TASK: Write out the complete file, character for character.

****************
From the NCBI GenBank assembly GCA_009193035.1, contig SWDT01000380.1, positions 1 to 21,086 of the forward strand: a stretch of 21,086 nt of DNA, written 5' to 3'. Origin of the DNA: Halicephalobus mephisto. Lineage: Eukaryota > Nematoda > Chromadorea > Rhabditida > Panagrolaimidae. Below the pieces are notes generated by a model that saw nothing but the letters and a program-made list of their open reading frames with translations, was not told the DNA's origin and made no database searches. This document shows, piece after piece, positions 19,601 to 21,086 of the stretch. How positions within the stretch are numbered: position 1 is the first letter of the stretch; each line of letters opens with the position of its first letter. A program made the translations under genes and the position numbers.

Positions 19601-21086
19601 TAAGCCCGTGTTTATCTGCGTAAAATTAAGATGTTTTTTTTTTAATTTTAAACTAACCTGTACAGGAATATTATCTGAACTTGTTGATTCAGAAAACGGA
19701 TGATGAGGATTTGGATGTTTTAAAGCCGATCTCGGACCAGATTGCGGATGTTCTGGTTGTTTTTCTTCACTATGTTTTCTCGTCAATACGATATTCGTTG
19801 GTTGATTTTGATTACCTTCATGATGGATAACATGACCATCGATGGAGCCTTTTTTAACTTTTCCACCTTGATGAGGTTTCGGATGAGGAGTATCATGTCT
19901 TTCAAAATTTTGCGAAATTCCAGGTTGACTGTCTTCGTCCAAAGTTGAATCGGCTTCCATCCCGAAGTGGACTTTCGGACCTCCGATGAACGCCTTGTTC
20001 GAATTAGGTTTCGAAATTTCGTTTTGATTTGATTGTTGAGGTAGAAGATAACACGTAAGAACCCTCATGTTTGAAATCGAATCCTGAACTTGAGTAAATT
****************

From the NCBI GenBank assembly GCA_009193035.1, contig SWDT01000380.1, positions 1 to 21,086 of the forward strand: a stretch of 21,086 nt of DNA, written 5' to 3'. Origin of the DNA: Halicephalobus mephisto. Lineage: Eukaryota > Nematoda > Chromadorea > Rhabditida > Panagrolaimidae. Below the pieces are notes generated by a model that saw nothing but the letters and a program-made list of their open reading frames with translations, was not told the DNA's origin and made no database searches. This document shows, piece after piece, positions 19,601 to 21,086 of the stretch. How positions within the stretch are numbered: position 1 is the first letter of the stretch; each line of letters opens with the position of its first letter. A program made the translations under genes and the position numbers.

Positions 19601-21086
19601 TAAGCCCGTGTTTATCTGCGTAAAATTAAGATGTTTTTTTTTTAATTTTAAACTAACCTGTACAGGAATATTATCTGAACTTGTTGATTCAGAAAACGGA
19701 TGATGAGGATTTGGATGTTTTAAAGCCGATCTCGGACCAGATTGCGGATGTTCTGGTTGTTTTTCTTCACTATGTTTTCTCGTCAATACGATATTCGTTG
19801 GTTGATTTTGATTACCTTCATGATGGATAACATGACCATCGATGGAGCCTTTTTTAACTTTTCCACCTTGATGAGGTTTCGGATGAGGAGTATCATGTCT
19901 TTCAAAATTTTGCGAAATTCCAGGTTGACTGTCTTCGTCCAAAGTTGAATCGGCTTCCATCCCGAAGTGGACTTTCGGACCTCCGATGAACGCCTTGTTC
20001 GAATTAGGTTTCGAAATTTCGTTTTGATTTGATTGTTGAGGTAGAAGATAACACGTAAGAACCCTCATGTTTGAAATCGAATCCTGAACTTGAGTAAATT